Ve Have Vays of Making You Dance!


They're a strange, strange beast, this Dance Disaster Movement—two toothpick-skinny dudes decked out in sanitarium-shock-room white, torturing the blippy-bloop pop nonsense of Erasure into what German conceptual artists will boogie to in avant-garde hell. Yes, you can keep your balance on the keening almost-ambient rafts of keyboard samples and drummer Tic-Toc's top-notch percussion, but then singer Wires—who's in Radar, right?—starts freaking out about your "sass" (from what we could hear, he wants it) and how you should shoot him in the head. (Note: the shoot-me-in-the-head song was great—yes, it's our pet subject material, but really, the aesthetic dichotomy between the pop superstructure and the anti-pop sentiment was delicious. Oh, that reminds us: Can you please shoot us in the head?) It's like if a spaceship from the Planet of the Drum-and-Bassheads crash-landed on the Planet of the Disaffected Indie Rockers; after years of ultrasecret experimentation, scientists could reverse-engineer something like Dance Disaster. Of course, security around such a project would be high: maybe that's why Dance Disaster is so militant about making people dance. Admittedly, we're naive—we still think that if a band is good, the groove will move the asses. But then again, we still believe in not fucking on a first date. So Dance Disaster arcs out energy like an overdriven Tesla coil for sure, and judging by their All-White Dancin' Crew—it's kind of a Heaven's Gate thing, but way more swingin'—they're getting definite reciprocation. But their fun-police shtick—even though they've toned down the ve-have-vays-of-making-you-dance rhetoric since a summer Youth Drop-In Center where Tic-Toc barked, "Dance or get the fuck out—I'm serious!"—still smacks of every high school P.E. class we ever weaseled out of. Sure, maybe it's just the hint of sweat; the matching white uniforms; the rows of pale, out-of-shape people who have to catch their breath halfway through digging a cigarette out of their handbag—can you blame us for flashing back? But if we learned anything from four years and several summer sessions of high school—and, arguably, we didn't—it's that anything anyone tries to make you do is automatically not fun. To each their own: personally, we have the most fun at shows when we're drunk and making out. But Drunken Makeout Disaster Movement? People would probably get hurt. (Chris Ziegler)


Miller—conveniently named after the singer, which is nature's way of helping you focus your disgust—was four slacks-clad Quaaludes with nice equipment sleepwalking through a cloud of the lobotomized navel-gazing emo that the new Republican regime was supposed to scare out of us. People, the bombs are about to fall: after the apocalypse, NO ONE will have a secret crush anymore! Anyway, Miller was killing us softly with their suck—at one point, Miller himself was hangdog over the keyboard, banging out a drag-assed melody with the same pretentious art pain of that one muppet composer on Sesame Street. (Remember? He used to smash his head into the piano all the time? No? Geez, what kind of childhood did you miss out on?) What emotion, we wondered, was Miller trying to evoke? Jet-lag? Constipation? Is watching the TV snow on channel 102 in the middle of the night an emotion? Because if it is, we have an emotional life more intensely rich than we'd ever dreamed—anyway, Miller destroyed our ability to ever love another human being again, and we had to pay for the privilege. Shoot us in the head!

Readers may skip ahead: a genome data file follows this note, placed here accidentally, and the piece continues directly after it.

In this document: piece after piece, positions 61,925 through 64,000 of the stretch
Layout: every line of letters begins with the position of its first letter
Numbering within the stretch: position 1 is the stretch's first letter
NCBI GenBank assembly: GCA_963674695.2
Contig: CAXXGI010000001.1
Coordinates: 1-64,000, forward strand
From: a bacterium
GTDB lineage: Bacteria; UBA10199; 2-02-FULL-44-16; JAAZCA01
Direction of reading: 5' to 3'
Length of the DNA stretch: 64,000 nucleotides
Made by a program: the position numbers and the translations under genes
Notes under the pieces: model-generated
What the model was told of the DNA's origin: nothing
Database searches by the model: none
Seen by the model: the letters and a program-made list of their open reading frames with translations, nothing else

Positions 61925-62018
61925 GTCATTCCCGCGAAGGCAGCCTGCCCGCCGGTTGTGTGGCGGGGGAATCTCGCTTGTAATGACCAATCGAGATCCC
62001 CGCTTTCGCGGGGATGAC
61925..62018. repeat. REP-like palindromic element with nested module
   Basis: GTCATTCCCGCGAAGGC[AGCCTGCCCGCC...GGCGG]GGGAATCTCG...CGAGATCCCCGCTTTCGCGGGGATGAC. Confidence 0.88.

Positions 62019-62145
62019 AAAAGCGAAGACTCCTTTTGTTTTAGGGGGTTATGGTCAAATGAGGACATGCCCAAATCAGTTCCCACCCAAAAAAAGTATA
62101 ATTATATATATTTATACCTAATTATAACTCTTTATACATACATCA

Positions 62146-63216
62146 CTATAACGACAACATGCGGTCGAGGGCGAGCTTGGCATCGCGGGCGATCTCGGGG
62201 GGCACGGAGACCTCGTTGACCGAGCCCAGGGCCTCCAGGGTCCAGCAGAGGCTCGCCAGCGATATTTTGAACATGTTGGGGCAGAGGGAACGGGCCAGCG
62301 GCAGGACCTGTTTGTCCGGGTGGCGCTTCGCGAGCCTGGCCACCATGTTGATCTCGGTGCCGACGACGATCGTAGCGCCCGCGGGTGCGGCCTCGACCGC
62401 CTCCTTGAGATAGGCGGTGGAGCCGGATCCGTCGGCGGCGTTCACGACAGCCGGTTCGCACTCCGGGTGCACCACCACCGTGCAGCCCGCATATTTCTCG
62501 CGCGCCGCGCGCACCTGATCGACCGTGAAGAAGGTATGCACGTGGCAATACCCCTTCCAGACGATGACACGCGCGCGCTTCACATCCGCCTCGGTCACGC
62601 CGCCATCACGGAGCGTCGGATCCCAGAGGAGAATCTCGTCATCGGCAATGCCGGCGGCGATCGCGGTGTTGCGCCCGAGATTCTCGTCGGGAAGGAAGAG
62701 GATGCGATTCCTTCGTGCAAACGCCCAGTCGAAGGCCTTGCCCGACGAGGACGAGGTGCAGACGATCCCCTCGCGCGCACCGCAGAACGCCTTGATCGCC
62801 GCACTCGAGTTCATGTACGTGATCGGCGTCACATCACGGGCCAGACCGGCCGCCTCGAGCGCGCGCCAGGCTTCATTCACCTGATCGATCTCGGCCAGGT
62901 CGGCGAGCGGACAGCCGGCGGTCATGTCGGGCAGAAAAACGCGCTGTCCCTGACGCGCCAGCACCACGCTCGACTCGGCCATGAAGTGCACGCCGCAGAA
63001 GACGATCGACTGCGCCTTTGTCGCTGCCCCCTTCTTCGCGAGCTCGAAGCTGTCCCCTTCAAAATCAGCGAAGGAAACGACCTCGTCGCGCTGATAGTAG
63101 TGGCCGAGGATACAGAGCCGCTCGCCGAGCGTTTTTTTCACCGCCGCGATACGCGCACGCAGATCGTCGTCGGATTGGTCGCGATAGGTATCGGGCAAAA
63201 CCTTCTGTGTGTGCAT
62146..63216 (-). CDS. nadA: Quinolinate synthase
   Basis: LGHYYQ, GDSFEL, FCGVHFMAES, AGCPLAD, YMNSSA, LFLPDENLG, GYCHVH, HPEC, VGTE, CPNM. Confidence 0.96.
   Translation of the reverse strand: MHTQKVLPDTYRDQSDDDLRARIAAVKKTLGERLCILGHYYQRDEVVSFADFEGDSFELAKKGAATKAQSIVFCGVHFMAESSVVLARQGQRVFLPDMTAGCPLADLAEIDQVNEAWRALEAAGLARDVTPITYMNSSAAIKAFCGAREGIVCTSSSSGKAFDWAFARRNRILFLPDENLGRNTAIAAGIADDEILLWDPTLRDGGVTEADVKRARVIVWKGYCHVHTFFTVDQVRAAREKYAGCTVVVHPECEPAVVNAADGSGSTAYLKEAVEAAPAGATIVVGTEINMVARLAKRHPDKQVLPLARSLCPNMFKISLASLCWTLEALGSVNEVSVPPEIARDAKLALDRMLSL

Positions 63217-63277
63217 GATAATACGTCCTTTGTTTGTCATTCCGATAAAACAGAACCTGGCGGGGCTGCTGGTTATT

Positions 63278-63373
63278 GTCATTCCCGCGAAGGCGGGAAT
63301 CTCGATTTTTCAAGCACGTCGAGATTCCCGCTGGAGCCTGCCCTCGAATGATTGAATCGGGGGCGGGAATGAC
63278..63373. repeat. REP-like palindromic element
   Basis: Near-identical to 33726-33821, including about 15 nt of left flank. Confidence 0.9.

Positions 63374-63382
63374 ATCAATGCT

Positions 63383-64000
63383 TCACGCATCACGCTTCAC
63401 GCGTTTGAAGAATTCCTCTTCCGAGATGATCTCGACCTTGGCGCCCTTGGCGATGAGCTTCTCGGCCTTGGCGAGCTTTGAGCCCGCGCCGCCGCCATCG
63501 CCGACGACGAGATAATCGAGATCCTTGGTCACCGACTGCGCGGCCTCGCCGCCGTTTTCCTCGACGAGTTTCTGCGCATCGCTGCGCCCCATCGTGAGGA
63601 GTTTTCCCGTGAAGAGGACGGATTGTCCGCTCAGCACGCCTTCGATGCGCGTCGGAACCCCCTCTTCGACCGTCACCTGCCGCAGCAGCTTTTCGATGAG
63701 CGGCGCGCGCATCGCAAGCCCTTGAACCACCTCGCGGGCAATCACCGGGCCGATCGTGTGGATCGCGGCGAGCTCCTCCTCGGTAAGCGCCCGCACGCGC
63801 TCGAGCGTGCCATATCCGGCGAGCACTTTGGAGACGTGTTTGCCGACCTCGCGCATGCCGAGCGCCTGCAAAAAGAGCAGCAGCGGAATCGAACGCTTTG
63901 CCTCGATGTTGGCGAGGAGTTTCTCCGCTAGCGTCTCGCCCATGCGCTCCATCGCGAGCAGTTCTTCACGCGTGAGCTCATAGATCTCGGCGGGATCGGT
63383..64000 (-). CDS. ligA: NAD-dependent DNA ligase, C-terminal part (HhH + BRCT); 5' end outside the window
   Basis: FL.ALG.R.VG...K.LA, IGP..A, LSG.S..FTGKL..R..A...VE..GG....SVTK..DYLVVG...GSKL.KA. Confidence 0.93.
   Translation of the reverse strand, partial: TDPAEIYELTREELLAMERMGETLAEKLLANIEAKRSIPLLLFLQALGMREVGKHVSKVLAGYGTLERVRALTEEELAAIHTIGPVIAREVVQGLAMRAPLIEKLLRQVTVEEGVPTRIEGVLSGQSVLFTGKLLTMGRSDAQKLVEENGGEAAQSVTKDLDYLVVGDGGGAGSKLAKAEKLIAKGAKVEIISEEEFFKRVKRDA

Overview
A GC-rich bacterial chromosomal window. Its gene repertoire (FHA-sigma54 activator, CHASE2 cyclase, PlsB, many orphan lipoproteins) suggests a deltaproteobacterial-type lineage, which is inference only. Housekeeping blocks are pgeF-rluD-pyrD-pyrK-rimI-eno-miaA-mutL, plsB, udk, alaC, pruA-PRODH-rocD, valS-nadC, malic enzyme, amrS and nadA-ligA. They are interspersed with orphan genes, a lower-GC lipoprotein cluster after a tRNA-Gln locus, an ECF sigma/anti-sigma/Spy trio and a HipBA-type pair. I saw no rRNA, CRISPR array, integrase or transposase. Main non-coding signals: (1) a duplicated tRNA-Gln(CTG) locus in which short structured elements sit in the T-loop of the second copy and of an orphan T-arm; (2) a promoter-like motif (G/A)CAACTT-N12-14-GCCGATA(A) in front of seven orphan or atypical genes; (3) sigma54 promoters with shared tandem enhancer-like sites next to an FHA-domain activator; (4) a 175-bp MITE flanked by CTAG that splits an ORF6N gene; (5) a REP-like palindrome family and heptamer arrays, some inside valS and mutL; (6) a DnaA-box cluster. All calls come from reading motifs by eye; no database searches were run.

But then: Mainframe (a dude who knows his shit tells us before the show) is supposedly the Cars plus the Gang of Four; after laundering our suddenly soiled hipster undergarments (they're like the Mormon ones but more confining, if you were wondering), we were primed with unrealistically high expectations. And fuck if Mainframe didn't rise to the occasion. Yeah, following Miller couldn't hurt—seriously, they could've rolled out Hitler in a wheelchair and had him fart through a harmonica, and we would have thrown roses. But if anyone remembers Magazine—if you saw 24 Hour Party People, they should have been in it somewhere—they'll perk up at Mainframe, who do the just-on-the-dark-side-of-pop dynamic like a legion of Mancunians before them (a little Buzzcocks, a little Joy Division, a little—yes—Gang of Four), with a four-four beat, mellifluous vox and a lot of keyboard flourishes. They got a little ragged at the end of the set—hey, it was Sunday night; we know the feeling—but they're still a solid and, more important, awake band than Miller, something that people could listen to for constructive, creative reasons instead of just for medicinal purposes. Clueless Weezer new-wave-yay! fans can take them for the wrong reasons; us insufferable art types can dig them correctly. Everybody wins! Well, except Miller, but there's nothing we can do about that, is there? (CZ)


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